Yesterday we got word from the government that my husband’s mother’s estate has been settled and all her property is now ours. We will have a big tax bill next year! I was reminded of that news this morning as I read I Kings in my morning devotions. Chapter 2 includes David’s “last will and testament,” so to speak.
Solomon was the executor.
When the time drew near for David to die, he gave a charge to Solomon his son. 2 “I am about to go the way of all the earth,” he said. “So be strong, act like a man, 3 and observe what the LORD your God requires: Walk in obedience to him, and keep his decrees and commands, his laws and regulations, as written in the Law of Moses. Do this so that you may prosper in all you do and wherever you go 4 and that the LORD may keep his promise to me: ‘If your descendants watch how they live, and if they walk faithfully before me with all their heart and soul, you will never fail to have a successor on the throne of Israel.’
5 “Now you yourself know what Joab son of Zeruiah did to me—what he did to the two commanders of Israel’s armies, Abner son of Ner and Amasa son of Jether. He killed them, shedding their blood in peacetime as if in battle, and with that blood he stained the belt around his waist and the sandals on his feet. 6 Deal with him according to your wisdom, but do not let his gray head go down to the grave in peace.
7 “But show kindness to the sons of Barzillai of Gilead and let them be among those who eat at your table. They stood by me when I fled from your brother Absalom.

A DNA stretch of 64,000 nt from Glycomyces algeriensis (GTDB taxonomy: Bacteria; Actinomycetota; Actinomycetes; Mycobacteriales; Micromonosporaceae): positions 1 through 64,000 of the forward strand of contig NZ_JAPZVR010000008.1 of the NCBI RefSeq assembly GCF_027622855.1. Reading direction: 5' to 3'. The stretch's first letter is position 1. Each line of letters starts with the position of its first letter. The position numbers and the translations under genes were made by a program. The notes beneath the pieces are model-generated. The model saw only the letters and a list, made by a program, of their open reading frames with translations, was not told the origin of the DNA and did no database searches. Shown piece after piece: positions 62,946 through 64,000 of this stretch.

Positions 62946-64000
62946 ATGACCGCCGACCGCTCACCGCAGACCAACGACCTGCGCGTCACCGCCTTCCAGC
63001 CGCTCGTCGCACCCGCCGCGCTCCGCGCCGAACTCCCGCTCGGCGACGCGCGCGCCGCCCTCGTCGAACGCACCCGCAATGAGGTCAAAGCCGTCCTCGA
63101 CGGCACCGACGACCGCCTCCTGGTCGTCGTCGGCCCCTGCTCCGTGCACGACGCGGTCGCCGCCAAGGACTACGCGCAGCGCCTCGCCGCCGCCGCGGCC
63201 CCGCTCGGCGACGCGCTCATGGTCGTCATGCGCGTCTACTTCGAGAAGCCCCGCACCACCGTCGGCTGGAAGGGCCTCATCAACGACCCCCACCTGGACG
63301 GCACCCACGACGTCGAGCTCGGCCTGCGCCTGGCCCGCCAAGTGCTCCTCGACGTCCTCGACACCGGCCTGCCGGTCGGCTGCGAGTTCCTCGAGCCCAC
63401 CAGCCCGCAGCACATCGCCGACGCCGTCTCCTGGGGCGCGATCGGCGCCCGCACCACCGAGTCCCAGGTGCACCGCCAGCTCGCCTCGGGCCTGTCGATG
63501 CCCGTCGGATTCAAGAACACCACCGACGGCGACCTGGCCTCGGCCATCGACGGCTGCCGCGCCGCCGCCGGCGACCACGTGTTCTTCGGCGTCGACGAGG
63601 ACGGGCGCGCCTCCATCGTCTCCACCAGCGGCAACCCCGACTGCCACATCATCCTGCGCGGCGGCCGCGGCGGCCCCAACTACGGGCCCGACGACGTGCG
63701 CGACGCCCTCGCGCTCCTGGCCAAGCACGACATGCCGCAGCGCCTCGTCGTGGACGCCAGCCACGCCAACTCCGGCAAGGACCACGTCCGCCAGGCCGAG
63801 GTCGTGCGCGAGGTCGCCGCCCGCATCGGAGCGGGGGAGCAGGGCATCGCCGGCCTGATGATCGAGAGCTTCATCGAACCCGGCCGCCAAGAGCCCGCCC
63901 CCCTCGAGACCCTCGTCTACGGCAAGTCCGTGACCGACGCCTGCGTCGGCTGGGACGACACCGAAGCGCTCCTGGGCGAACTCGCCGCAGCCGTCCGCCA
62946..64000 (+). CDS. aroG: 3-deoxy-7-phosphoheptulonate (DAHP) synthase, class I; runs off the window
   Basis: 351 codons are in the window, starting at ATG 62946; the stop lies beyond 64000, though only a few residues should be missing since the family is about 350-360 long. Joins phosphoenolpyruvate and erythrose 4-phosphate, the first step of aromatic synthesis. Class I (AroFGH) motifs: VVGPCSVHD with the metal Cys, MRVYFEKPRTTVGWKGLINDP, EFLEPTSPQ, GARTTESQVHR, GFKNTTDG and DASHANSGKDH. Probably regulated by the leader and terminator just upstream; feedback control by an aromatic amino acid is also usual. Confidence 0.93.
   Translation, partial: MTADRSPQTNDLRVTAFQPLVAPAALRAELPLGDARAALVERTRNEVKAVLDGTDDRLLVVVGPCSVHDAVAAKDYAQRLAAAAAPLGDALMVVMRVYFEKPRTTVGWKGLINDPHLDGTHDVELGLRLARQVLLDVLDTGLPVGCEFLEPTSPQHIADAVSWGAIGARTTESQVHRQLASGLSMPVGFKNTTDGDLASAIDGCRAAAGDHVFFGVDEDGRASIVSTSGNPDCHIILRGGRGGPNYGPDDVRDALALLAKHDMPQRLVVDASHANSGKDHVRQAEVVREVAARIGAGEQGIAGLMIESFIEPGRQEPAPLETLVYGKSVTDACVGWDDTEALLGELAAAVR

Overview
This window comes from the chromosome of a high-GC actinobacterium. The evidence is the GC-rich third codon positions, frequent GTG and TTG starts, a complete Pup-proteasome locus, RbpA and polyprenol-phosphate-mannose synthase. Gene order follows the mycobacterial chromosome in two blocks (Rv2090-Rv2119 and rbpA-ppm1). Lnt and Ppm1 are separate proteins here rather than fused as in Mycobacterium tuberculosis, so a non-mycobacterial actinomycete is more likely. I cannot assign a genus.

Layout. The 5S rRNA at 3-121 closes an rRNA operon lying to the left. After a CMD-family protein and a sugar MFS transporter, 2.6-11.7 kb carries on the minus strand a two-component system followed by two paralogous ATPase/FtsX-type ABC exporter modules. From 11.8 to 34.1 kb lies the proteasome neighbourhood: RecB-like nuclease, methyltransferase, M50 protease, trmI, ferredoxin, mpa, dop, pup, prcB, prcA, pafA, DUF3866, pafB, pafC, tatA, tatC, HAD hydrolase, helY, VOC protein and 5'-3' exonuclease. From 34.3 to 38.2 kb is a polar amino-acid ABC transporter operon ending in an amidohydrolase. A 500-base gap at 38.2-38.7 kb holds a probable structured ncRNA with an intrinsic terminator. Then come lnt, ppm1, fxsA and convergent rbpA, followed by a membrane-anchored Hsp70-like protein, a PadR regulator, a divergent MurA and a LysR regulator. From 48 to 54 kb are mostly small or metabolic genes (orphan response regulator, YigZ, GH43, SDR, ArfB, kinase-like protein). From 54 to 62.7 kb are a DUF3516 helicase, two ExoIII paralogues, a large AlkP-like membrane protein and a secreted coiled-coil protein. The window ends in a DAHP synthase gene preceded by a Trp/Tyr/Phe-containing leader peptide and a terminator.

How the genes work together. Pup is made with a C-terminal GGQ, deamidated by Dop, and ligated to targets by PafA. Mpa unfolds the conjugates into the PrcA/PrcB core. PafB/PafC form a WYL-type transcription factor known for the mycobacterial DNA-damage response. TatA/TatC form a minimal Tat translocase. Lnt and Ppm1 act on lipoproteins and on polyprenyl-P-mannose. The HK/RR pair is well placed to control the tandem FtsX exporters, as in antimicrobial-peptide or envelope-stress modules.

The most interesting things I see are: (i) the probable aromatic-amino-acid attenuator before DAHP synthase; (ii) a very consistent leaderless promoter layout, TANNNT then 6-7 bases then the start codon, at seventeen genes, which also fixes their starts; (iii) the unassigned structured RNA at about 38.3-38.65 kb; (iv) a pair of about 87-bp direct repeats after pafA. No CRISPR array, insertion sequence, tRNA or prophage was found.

8 “And remember, you have with you Shimei son of Gera, the Benjamite from Bahurim, who called down bitter curses on me the day I went to Mahanaim. When he came down to meet me at the Jordan, I swore to him by the LORD: ‘I will not put you to death by the sword.’ 9 But now, do not consider him innocent. You are a man of wisdom; you will know what to do to him. Bring his gray head down to the grave in blood.”
10 Then David rested with his ancestors and was buried in the City of David. 11 He had reigned forty years over Israel—seven years in Hebron and thirty-three in Jerusalem. 12 So Solomon sat on the throne of his father David, and his rule was firmly established.
I will be reading through I Kings the rest of November and it will give an account of what Solomon did with the requests in this will. David’s will was full of acts of revenge, and, ironically, these requests came right on the heels of his admonition for Solomon to walk with the Lord and to keep His decrees and commands as set forth in the Law of Moses. Could Solomon honor both parts of the will? Could he walk in the ways of the Lord and be wise in his treatment of his father’s enemies?
Please come back Tuesday to see what I found out and, please, if you explore I Kings along with me, let me know what you think. I’d love to have you comment.
Have a great weekend in the Lord,